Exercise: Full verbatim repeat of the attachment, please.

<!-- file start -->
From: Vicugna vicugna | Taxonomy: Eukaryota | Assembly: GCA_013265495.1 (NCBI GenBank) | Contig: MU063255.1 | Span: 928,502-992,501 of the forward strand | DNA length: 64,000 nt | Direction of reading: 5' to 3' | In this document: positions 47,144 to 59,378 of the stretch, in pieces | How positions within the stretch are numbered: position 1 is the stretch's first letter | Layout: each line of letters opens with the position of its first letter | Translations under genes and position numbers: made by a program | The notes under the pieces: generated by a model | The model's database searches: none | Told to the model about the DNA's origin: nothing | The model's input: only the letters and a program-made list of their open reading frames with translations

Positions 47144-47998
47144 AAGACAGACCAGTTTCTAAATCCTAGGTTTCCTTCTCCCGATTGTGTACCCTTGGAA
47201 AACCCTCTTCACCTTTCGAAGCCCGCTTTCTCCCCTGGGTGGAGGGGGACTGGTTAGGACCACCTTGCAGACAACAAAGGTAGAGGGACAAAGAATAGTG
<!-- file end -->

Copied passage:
From: Vicugna vicugna | Taxonomy: Eukaryota | Assembly: GCA_013265495.1 (NCBI GenBank) | Contig: MU063255.1 | Span: 928,502-992,501 of the forward strand | DNA length: 64,000 nt | Direction of reading: 5' to 3' | In this document: positions 47,144 to 59,378 of the stretch, in pieces | How positions within the stretch are numbered: position 1 is the stretch's first letter | Layout: each line of letters opens with the position of its first letter | Translations under genes and position numbers: made by a program | The notes under the pieces: generated by a model | The model's database searches: none | Told to the model about the DNA's origin: nothing | The model's input: only the letters and a program-made list of their open reading frames with translations

Positions 47144-47998
47144 AAGACAGACCAGTTTCTAAATCCTAGGTTTCCTTCTCCCGATTGTGTACCCTTGGAA
47201 AACCCTCTTCACCTTTCGAAGCCCGCTTTCTCCCCTGGGTGGAGGGGGACTGGTTAGGACCACCTTGCAGACAACAAAGGTAGAGGGACAAAGAATAGTG